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It’s been called one of the “world’s top ten paradises” by National Geographic and cherished by millions of travelers around the world. Situated on India’s southwestern Malabar Coast, the state of Kerala has quickly transformed from being rather unknown to one of the world’s top trending travel destinations.

Kerala is a world away from the hustle and bustle of India’s major cities such as Mumbai and Delhi. The state is home to stunning natural landscapes that include mountain ranges, waterfalls, beaches, backwaters, and forested wildlife sanctuaries.

Kerala sits near the equator, meaning there’s very little change in daylight hours throughout the year. However, the state does have distinct seasons, each offering up their own special experiences. To answer the question of when the best time of year to visit is can be difficult, as it really depends on what you’re after.

Kerala is a beautiful place to visit any time of the year, whether it be the busy winter tourist season, the hot and muggy summer, or rainy monsoon season. Each season offers up unique events and festivals, while Kerala’s ecotourism highlights seem to shine year-round but in different ways depending on the season. To help you decide when the best time to visit Kerala is for you, I’ve outlined what you can expect during each season.

Best Time of Year to Visit Kerala

Kerala’s Weather

Kerala beach weather RF

Kerala’s weather plays a big role in when most travelers decide to book their holidays here. December and January see the biggest surge of tourists due to mild temperatures and little rainfall, while opting for the monsoon season can save you a lot of money but comes with the risk of flooding potentially impacting certain aspects of your trip.

Despite Kerala having set seasons, weather has always been and will always be unpredictable wherever you go. Whenever I travel, I use ClimaCell’s forecast site and app which offers what I find to be the most accurate forecasting available.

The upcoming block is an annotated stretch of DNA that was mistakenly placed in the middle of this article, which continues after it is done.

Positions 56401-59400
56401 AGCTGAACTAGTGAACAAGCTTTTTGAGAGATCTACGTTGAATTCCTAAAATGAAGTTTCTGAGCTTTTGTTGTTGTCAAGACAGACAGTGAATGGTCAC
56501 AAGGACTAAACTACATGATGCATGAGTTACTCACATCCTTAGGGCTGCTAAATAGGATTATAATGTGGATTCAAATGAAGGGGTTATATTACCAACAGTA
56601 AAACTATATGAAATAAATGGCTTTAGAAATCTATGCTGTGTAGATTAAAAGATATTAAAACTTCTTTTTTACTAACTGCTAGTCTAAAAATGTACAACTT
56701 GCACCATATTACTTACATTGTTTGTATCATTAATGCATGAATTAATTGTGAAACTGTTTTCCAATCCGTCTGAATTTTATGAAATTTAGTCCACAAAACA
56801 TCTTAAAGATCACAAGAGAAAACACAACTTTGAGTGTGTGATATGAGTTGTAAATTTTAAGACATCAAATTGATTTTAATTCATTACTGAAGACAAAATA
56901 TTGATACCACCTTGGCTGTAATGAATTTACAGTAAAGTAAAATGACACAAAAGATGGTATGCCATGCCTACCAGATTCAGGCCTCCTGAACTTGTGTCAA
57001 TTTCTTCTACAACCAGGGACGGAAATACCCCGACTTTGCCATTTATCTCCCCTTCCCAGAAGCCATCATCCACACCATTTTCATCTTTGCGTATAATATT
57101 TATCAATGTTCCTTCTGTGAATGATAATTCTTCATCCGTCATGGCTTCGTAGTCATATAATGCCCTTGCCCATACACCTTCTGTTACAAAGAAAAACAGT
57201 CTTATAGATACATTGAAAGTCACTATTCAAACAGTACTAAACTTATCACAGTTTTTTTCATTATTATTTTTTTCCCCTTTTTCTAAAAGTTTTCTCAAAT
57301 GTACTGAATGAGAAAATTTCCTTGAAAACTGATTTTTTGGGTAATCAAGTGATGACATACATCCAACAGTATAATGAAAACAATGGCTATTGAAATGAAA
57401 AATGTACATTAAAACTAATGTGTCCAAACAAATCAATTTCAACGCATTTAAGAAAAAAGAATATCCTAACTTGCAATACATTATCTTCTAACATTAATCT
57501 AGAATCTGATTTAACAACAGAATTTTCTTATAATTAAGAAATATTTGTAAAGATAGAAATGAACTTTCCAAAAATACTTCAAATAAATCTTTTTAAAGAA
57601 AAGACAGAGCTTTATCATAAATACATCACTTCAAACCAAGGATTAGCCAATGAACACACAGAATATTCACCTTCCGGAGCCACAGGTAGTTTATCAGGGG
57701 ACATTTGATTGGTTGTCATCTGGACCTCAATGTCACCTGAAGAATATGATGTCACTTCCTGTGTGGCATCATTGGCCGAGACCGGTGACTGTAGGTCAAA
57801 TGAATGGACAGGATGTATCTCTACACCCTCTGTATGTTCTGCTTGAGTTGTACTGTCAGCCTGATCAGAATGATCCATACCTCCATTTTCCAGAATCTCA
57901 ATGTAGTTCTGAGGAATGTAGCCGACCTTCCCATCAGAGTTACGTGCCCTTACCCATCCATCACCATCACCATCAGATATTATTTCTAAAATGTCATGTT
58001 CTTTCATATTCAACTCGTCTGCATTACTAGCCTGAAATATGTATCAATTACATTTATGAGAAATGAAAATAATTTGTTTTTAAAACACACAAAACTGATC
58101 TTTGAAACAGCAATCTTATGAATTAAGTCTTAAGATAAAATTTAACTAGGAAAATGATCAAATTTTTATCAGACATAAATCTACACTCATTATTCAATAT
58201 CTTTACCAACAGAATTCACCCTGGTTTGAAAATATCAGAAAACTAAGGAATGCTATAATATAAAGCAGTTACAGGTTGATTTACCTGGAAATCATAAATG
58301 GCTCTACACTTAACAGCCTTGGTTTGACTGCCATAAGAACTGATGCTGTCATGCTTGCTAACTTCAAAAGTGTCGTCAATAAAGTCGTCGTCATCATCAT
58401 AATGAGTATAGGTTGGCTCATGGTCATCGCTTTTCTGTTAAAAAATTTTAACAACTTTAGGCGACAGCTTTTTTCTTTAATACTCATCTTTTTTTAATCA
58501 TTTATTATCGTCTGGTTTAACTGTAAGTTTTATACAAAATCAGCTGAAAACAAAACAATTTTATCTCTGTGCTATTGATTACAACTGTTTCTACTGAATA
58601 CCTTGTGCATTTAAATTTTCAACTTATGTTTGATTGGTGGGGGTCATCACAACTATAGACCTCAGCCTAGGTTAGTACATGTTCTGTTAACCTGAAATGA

Unlike the default weather app you may have preset on your smartphone, ClimaCell’s forecasts allow you to optimize your forecasts and provides “street-by-street, minute-by-minute short-term forecasts” for countless specific destinations in more than 50 countries.

Whether it’ s trying to dodge Kerala’s monsoonal showers or avoid the hottest parts of the summer days, having an accurate weather forecast that sends important weather alerts straight to your phone without needing to necessarily even look up the weather is extremely convenient and helpful.

Winter in Kerala

Kerala winter unset houseboat RF

Kerala’s winter season runs roughly from the end of November into the early days of February. The peak tourist season rush falls within the months of December and January thanks to low levels of humidity and little rainfall.

Although it may be winter, Kerala’s idea of winter is a far cry from that experienced by Europe or North America and remains quite warm. Because the temperature remains very comfortable during winter, making trips to the national parks and reserves in search of wildlife is a popular activity along with hitting the beaches.

Some of the festivals taking place during the winter include the Adoor Gajamela Festival and Pongal, both of which kick off in January. Winter is also a great time to experience Kerala’s backwaters which are a network of canals, rivers, lakes, and lagoons.

Many Kerala travel packages offer the chance to hop on a local houseboat known as a kettuvallam, which feature a generous sleeping area, proper toilets, observation deck, and dining area where meals are prepared by chefs that accompany you on the houseboat.

Summer in Kerala

Asian elephants water RF

What many people in Europe and the U.S. might think of as spring is actually summer in Kerala and it starts in late February immediately after the busy winter tourist season.

While the daily temperatures may not change all that much in early summer, there is a noticeable uptick in humidity. If you don’t mind the heat and humidity, you can still enjoy Kerala’s wildlife reserves and it may be a better time to observe elephants which congregate around bodies of water.